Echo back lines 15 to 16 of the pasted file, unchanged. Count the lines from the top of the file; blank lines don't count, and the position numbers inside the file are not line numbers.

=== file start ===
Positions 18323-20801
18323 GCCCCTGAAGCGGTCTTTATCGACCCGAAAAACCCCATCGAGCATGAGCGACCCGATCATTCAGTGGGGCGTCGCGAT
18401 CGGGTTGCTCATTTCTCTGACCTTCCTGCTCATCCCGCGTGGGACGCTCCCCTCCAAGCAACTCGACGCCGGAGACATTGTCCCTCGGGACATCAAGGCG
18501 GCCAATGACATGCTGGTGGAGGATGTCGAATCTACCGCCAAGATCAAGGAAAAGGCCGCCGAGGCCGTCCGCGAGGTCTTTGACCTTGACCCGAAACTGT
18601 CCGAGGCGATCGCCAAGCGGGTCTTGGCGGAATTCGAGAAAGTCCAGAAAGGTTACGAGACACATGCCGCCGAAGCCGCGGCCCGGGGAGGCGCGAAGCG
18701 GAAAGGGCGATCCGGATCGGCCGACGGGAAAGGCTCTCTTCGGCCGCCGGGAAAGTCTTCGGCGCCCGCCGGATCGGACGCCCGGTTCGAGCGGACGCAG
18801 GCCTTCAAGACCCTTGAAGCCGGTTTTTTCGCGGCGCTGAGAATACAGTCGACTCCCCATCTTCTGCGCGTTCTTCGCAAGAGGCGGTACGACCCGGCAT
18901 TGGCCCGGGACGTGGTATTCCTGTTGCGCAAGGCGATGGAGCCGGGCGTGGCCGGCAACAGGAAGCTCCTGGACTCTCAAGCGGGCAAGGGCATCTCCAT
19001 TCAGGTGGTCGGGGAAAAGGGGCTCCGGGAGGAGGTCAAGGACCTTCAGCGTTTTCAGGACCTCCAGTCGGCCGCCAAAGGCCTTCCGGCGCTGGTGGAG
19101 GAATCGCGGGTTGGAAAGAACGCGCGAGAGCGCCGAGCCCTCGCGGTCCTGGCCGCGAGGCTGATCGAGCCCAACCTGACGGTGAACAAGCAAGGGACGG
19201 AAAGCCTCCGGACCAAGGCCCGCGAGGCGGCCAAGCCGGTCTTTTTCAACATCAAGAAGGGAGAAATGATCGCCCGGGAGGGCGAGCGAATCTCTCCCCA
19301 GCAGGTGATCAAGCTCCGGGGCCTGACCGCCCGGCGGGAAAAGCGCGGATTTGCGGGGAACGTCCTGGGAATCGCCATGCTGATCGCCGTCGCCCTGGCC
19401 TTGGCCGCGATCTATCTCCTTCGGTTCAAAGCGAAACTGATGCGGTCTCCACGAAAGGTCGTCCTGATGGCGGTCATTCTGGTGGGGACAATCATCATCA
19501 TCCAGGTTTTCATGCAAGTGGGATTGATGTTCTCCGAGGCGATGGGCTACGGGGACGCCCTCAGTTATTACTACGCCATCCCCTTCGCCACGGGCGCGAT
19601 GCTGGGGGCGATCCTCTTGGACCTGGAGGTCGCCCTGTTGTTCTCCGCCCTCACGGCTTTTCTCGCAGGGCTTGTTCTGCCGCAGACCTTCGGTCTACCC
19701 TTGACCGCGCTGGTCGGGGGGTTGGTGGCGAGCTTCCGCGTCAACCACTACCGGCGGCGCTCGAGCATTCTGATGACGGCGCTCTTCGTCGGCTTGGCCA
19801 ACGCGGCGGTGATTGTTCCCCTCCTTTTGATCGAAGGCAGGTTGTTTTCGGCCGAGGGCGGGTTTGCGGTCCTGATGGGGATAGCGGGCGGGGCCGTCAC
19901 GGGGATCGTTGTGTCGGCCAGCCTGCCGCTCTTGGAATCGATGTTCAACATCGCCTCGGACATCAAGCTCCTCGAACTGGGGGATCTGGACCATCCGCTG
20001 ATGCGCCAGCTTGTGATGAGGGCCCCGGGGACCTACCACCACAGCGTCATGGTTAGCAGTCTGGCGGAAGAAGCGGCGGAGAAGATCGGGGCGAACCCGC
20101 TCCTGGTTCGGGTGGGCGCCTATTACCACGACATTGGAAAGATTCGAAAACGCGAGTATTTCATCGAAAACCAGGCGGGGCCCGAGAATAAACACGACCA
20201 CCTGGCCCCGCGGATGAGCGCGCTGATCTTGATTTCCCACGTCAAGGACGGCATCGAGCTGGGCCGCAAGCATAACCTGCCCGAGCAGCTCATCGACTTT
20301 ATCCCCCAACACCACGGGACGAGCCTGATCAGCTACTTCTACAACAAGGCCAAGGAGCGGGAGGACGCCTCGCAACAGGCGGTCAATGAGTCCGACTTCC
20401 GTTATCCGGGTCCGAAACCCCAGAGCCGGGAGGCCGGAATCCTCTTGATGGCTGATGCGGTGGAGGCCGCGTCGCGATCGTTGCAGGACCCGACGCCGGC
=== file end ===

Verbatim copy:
19601 GCTGGGGGCGATCCTCTTGGACCTGGAGGTCGCCCTGTTGTTCTCCGCCCTCACGGCTTTTCTCGCAGGGCTTGTTCTGCCGCAGACCTTCGGTCTACCC
19701 TTGACCGCGCTGGTCGGGGGGTTGGTGGCGAGCTTCCGCGTCAACCACTACCGGCGGCGCTCGAGCATTCTGATGACGGCGCTCTTCGTCGGCTTGGCCA